NEW YORK CENTRAL WHISTLE. This most unusual whistle is a cast brass 5-chime whistle, which is to say it is five separate chambers in one casting, all of which blow simultaneously from one 'bowl'. It is marked P & L E, which was a NYC subsidiary, but somehow ended up on a Winslow, Algiers & Western engine in Indiana. Loaned by Dr. Howard Blackburn of Louisville, Ky.

No. 28

STR. C. C. SLIDER was a stern wheel tow boat built in 1928 for the E. T. Slider Co. of Louisville. She was familiar for many years around this area and was dismantled in 1952 in the local Maxon yard. Walt Paulin of Tell City loaned this whistle and says it's the C. C. Slider's. There are two 3-chime whistles on a T mounting, so you'll hear six notes when this one sounds off.

No. 29

SOUTHERN ENGINE No. 6282 was a freight engine that ran between Louisville and Danville, Ky. Her 3-chime cast iron whistle is loaned by E. G. Baker of Louisville, Kentucky.

No. 30

THE TELL CITY DESK CO. was founded in 1890 and one of the principal organizers was Clay Switzer, Tell City's Wharfmaster. Capt. Switzer got this whistle for the new factory from a steamboat whose name is forgotten. In daily use until 1953, this whistle was removed when the Tell City Chair Company bought the Desk Company properties, and the whistle substituted was the original from the Chair Makers Union Factory No. 1. This brass 3-chime whistle is loaned by Bert Fenn, Tell City.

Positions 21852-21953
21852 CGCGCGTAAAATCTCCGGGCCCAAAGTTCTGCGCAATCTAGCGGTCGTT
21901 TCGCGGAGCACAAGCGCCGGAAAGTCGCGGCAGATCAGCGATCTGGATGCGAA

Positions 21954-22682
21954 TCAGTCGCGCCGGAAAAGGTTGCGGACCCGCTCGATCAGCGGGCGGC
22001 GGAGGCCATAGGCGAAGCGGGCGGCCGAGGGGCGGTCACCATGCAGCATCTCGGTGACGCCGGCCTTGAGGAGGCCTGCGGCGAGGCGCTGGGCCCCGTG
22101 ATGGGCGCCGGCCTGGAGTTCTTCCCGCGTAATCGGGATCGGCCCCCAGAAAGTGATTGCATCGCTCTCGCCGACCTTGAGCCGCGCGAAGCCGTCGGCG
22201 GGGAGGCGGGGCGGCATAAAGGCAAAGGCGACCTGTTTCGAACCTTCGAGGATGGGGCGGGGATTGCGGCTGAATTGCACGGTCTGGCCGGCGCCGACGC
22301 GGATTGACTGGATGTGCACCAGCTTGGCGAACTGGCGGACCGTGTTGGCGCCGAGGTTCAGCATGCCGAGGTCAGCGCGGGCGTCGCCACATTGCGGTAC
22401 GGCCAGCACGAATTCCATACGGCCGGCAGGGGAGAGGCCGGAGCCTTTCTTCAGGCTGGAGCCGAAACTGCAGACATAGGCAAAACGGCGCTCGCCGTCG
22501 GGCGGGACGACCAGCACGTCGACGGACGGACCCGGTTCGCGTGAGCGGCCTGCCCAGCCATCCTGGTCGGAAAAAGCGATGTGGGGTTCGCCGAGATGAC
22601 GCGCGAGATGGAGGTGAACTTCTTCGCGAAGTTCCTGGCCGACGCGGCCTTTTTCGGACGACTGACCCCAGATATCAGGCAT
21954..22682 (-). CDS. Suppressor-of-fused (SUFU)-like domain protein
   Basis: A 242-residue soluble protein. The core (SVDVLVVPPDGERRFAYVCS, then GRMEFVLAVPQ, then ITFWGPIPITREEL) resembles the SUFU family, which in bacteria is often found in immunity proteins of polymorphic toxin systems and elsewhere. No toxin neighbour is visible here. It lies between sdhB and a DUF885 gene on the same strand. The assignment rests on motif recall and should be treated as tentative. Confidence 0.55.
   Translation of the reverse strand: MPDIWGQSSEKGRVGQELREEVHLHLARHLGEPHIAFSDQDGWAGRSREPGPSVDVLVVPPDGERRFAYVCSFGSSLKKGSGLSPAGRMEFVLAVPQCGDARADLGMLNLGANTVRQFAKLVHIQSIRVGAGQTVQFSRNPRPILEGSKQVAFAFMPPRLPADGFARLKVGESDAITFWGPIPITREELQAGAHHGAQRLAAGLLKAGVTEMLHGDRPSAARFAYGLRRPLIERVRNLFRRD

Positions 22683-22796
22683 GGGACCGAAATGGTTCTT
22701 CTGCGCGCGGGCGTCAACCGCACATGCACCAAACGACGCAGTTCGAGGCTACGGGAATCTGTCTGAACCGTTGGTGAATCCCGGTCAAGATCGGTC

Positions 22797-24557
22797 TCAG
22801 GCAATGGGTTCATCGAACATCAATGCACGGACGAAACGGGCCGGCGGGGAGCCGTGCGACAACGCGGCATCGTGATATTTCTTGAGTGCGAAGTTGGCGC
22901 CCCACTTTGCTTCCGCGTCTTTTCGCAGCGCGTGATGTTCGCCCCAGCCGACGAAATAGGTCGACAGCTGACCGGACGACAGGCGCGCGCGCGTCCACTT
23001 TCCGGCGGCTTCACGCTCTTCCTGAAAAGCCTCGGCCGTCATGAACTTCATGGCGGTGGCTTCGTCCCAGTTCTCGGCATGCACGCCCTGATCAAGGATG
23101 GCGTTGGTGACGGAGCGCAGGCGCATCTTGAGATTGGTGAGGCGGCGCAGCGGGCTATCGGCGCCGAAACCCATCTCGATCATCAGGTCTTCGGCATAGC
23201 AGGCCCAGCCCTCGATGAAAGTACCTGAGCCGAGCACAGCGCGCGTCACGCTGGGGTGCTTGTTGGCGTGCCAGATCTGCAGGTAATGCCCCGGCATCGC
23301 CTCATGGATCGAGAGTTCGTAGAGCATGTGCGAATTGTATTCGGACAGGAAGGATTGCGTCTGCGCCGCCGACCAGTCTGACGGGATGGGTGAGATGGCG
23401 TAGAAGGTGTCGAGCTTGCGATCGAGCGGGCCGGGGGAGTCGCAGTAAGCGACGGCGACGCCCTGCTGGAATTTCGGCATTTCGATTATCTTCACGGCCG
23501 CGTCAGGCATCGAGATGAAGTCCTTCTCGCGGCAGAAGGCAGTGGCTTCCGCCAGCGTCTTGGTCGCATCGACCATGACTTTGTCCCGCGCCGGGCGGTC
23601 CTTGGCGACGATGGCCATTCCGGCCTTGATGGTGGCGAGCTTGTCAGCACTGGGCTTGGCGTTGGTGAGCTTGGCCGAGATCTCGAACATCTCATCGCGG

No. 31

IMITATION OF STR. INDIANA WHISTLE. Alan L. Bates fell in love with this 285 ft. side wheel boat when he drew scale model plans of her long after she had burned. In researching his plans he had contacted Capt. Jesse P. Hughes who dug down into his treasure trove of memories and records and came up with the dimensions of her whistles, Capt. Jesse had made this record because he himself liked the INDIANA'S whistle so much that he'd had it copied for the TACOMA. Later the TACOMA'S whistle was altered by adding a very small fourth whistle. Anyway, Alan worried this thing around for years until he concluded he'd never be completely happy without hearing what the INDIANA sounded like blowing for a landing. He altered a 3-chime whistle to the proportions of the INDIANA'S and will hear it for the first time during this concert. No one knows what it will sound like and if Capt. Jesse or some other old-timer isn't present perhaps we'll never know if it's a fair imitation.